Neuropathology

Neuroimaging studies have consistently shown cortical and basal ganglia atrophy in individuals with HDL2, even in relatively early cases [11, 20, 26]. Qualitatively, MRI images cannot be distinguished from those of HD patients (Fig. 2). While quantitative studies have not been performed, there is no consistent qualitative evidence of atrophy outside of the cortex and basal ganglia.

The neuropathology of 4 HDL2 cases has been published. The case from the index HDL2 family came to autopsy 20 years after disease onset. Gross examination showed mild frontal, temporal, and mesial parietal and occipital atrophy, with severe atrophy of the caudate and putamen. White matter appeared normal. Microscopic examination showed marked neuronal loss with relative sparing of

Fig. 2 Striatal and cerebral cortex atrophy in HDL2 resembles HD. (a, d) HDL2 case, age 36, 10 year disease duration. (b, e) HD case, age 48 years, 12 year, disease duration. (c, f) Normal control, age 43. (Reprinted, with permission, from Margolis et al. [11].)

larger neurons, astrocytosis, and neuropil vacuolation of the striatum (caudate worse than putamen), in a dorsal to ventral gradient. The globus pallidus was affected to a lesser extent, and neurodegeneration without Lewy bodies was observed in the substantia nigra. There was no evidence of neurofibrillary tangles or amyloid plaques. Intranuclear inclusion bodies are typically found in various regions, discussed in more detail below.

An unrelated individual [26], autopsied about 23 years after disease onset and retrospectively determined to have the HDL2 mutation, displayed similar, but not identical, findings. Cortical atrophy was diffuse, except for sparing of the hippocampus and medial temporal lobe. The striatum was severely atrophic, with much less atrophy of the globus pallidum. Pigmentation of the locus ceruleus and the substantia nigra was reduced. Substantial gliosis and neuronal loss, sparing large somatostatin-positive inter-neurons, was apparent in the striatum, with milder neuronal loss detected in multiple other brain regions, including substantia nigra, locus ceruleus, and amygdala. The frequency of scattered neurofibrillary tangles was considered to be within the normal range for age.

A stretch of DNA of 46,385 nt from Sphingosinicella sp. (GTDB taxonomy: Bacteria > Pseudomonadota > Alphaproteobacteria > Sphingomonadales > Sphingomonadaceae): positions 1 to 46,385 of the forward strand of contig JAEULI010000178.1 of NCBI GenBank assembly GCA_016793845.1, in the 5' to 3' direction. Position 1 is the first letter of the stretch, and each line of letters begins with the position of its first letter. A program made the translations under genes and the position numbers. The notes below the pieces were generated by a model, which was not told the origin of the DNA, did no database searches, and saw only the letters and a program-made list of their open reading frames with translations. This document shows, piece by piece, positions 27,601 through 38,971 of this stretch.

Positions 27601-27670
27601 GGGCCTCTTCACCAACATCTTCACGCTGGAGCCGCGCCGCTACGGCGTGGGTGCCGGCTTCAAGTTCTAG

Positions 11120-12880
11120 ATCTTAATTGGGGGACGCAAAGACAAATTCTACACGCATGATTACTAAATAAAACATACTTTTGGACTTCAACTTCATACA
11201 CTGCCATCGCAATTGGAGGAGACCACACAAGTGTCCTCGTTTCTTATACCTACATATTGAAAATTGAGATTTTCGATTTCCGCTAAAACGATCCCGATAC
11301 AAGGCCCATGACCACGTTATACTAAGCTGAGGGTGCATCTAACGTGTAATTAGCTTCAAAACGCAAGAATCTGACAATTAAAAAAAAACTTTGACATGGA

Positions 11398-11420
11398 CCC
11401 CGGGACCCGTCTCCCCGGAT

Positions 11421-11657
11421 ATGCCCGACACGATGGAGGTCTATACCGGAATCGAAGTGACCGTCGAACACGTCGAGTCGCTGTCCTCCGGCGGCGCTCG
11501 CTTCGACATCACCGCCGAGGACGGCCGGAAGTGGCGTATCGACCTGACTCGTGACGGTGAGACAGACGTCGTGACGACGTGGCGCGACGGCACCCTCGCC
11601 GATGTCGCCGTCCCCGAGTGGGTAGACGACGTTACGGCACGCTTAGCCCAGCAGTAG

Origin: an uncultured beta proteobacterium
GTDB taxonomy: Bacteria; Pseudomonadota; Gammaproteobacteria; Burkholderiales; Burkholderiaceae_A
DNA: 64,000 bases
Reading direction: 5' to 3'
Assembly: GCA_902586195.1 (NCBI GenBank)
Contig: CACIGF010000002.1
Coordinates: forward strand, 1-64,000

Two cases recently reported showed similar findings with a few interesting differences [3]. In the first case, mild atrophy was detected in the acumbens, and isolated regions of parietal and occipital cortex showed loss of large neurons in layers V and VI. There was evidence of mild neurodegeneration in the substantia nigra and the locus ceruleus, and mild AD-type findings in paralimbic and allocortical regions. The second case was notable, in addition to marked striatal neurodegeneration, for very prominent occipital lobe involvement, particularly in the primary visual cortex. Substantia nigra was mildly affected.

One conclusion from these preliminary findings is that HDL2 and HD cannot be distinguished on pathological grounds in any given case, but there may be more occipital lobe involvement, and perhaps substantia nigra involvement, in HDL2.

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